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Saturday, September 12, 2009

The Harm of Reparative Therapy / Reasons to think Social Discrimination is not important in Homosexuals' Health Problems

"We're actors - we're the opposite of people." - Tom Stoppard


A: I'm interested in finding out whether there's any evidence for (or against) reparative therapy aimed at changing an individual's sexual orientation (besides studies from NARTH).

According to the APA (American Psychiatric Association): "the potential risks of reparative therapy are great (including depression, anxiety and self-destructive behavior) since therapist alignment with societal prejudices against homosexuality may reinforce self-hatred already experienced by the patient". Unfortunately I haven't been able to find convincing evidence against reparative therapy (e.g.: studies published in peer-reviewed journals).

B: *list of articles*

A: I actually did a PsychInfo search and read some of the articles. I'm a little surprised (and disappointed) at the dearth of evidence either way. The study by Spitzer (2003) has serious methodological flaws. Yet, most of the papers I found were commentaries/ editorial articles and not empirical studies. I wanted to find some evidence showing that reparative therapy is actually harmful and has negative consequences. Will continue looking.

I just attended a training session by a very well respected clinical psychologist (with a phd) who believes in reparative therapy (Ignorant? Maybe. Primitive? I don't really think so). I actually wanted to find evidence to challenge his beliefs, but sadly couldn't find anything really convincing. Ah well.

In the wake of that thread, here're some bits I dug up:

Same-Sex Sexual Behavior and Psychiatric Disorders: Findings From the Netherlands Mental Health Survey and Incidence Study (NEMESIS)

"It has been suggested that homosexuality is associated with psychiatric morbidity. This study examined differences between heterosexually and homosexually active subjects in 12-month and lifetime prevalence of DSM-III-R mood, anxiety, and substance use disorders in a representative sample of the Dutch population (N = 7076; aged 18-64 years)... Psychiatric disorders were more prevalent among homosexually active people compared with heterosexually active people... The findings support the assumption that people with same-sex sexual behavior are at greater risk for psychiatric disorders"

[Addendum: Bear in mind that the Netherlands is possibly the most gay-friendly place in the world and yet even there homosexuals have more mental health problems.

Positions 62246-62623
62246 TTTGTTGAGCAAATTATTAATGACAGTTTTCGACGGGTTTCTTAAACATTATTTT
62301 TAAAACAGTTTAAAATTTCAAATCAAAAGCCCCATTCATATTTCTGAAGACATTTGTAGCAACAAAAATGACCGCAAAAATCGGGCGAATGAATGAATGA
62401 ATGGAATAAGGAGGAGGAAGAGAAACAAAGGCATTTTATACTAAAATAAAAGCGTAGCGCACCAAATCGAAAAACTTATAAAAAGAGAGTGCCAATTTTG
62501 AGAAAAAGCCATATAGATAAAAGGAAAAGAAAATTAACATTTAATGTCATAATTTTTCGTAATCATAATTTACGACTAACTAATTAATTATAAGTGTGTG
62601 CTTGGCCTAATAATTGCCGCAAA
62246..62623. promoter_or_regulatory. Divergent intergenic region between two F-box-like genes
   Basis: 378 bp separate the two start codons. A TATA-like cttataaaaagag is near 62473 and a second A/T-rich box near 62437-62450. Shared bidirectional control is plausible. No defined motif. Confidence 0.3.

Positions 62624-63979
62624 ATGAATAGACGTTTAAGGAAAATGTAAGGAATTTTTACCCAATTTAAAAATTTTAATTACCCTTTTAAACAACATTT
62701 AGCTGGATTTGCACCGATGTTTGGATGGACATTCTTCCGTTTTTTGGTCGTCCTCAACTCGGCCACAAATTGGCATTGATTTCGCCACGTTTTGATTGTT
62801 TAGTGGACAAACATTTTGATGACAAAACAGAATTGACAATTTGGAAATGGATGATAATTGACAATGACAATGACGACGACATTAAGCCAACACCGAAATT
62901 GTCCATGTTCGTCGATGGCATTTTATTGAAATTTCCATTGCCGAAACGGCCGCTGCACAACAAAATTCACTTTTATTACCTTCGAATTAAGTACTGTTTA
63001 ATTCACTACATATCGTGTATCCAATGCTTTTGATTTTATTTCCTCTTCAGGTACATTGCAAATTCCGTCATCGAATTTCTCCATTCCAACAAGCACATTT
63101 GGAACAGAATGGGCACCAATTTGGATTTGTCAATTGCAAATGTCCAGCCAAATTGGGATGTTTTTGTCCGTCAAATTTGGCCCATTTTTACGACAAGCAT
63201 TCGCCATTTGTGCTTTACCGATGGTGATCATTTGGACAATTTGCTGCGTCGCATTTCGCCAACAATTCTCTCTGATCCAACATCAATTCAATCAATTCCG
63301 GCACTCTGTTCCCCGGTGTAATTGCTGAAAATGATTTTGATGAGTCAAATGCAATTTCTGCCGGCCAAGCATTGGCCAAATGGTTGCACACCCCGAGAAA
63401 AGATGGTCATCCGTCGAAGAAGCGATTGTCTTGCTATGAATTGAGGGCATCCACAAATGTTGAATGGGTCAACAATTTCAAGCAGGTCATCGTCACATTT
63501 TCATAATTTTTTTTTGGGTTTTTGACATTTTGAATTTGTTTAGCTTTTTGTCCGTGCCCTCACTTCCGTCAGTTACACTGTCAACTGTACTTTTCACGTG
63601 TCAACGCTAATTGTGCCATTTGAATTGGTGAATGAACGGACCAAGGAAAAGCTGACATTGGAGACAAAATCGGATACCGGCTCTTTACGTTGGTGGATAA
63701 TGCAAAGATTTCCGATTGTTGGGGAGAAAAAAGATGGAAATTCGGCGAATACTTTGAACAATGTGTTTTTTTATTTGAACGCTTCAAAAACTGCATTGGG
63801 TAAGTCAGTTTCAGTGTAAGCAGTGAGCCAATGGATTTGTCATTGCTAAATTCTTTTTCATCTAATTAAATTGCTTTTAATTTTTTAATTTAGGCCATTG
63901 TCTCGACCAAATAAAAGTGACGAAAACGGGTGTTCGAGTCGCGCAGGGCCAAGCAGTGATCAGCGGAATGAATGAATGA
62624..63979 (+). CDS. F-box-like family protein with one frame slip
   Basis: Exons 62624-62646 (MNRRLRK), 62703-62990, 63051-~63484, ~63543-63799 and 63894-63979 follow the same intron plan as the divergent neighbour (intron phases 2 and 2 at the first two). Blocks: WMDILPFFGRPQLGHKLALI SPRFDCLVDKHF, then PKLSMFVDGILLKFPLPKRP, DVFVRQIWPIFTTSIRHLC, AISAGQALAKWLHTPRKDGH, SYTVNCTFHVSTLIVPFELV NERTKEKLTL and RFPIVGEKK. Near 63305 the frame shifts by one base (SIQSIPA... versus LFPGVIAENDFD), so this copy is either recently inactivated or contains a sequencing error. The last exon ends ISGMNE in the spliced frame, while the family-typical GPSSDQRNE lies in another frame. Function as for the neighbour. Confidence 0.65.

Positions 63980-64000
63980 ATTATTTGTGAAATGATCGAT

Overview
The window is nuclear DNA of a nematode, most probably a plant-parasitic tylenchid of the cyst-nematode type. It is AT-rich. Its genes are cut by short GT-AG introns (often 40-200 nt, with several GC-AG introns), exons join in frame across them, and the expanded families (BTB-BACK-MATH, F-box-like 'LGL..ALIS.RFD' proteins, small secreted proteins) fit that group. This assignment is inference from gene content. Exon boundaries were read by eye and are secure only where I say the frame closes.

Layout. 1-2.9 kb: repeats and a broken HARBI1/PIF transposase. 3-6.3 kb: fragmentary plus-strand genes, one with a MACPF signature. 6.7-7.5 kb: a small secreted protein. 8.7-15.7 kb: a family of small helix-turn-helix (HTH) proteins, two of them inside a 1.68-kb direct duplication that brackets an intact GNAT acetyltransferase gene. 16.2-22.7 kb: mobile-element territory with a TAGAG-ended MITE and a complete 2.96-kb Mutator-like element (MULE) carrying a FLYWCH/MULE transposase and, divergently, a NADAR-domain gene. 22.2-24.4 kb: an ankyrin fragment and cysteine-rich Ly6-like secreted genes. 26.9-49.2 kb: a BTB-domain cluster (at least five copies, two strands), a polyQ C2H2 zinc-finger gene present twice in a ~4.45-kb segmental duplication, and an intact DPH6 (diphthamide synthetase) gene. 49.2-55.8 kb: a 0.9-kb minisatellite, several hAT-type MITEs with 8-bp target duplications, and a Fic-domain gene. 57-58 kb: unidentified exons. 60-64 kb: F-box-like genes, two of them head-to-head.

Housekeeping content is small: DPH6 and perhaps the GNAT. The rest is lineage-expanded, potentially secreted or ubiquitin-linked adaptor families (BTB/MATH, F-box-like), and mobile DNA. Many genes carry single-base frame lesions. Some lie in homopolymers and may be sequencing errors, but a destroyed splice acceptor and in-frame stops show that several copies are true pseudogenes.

Another extract from the paper: "Biological and genetic factors in the causes and development of homosexuality might also predispose homosexual people to developing psychiatric disorders. This is in line with the higher prevalence of bipolar disorder we found in homosexual men compared with heterosexual men, which is generally considered to be largely congenital... The fact that homosexual men showed higher prevalence rates of disorders that are characteristic for women in general, whereas homosexual women showed higher prevalence rates of disorders that are characteristic for men in general, is in line with the theory that sex-atypical levels of prenatal androgens play a major role in the causes and development of homosexuality"

In other words homosexuality could make one susceptible to mental disorders through biological and developmental channels, rather than purely through discrimination.

See also: On Bullying and Discrimination of Gay Kids and Gay Suicide / The Oppression Olympics]

More interesting, though, is this extract from "Homosexuality and family relations" (Frederick W. Bozett, Marvin B. Sussman / 1990):

"Weinberg and Williams (1974) found that, in general, their data were not as expected in terms of the societal reaction so much as to how the individual reacts to that societal reaction: in other words, the individual holds the clues to the situation.

Societal reaction theory holds that homosexuals in more anti-homosexual societies will have worse psychological adjustment, in particular be less self-accepting, have less self-esteem, and feel more badly about homosexuality, than those in more accepting societies. However, Weinberg and Williams (1974) found this was not the case in the three societies they looked at (the United States, Denmark and the Netherlands). Following this, Ross (1978) suggested that the critical variable was not the actual societal reaction, but the way the homosexuals perceived it. It subsequently turned out that perceived societal reaction did predict a significantly lowered state of psychological well-being, although actual societal reaction did not."

[Addendum: By analogy: if I postulate that cigarette smoking is bad for me, then I should see differences in my health if I smoke 1 cigarette a day versus 1 pack a week versus 1 pack a day versus 2 packs a day. If smoking more cigarettes does not worsen my health, then I would be very skeptical about the claim that cigarettes affect my health.

Also see Dutch study on younger and older homosexuals being at equal risk of suicide and perceived discrimination being the determining criterion]

In other words, what matters is not whether you are being discriminated against, but rather whether you *think* you are discriminated against.

There is an interesting parallel with self-fulfilling prophecies here.

Keywords: amsterdam, gays, discrimination
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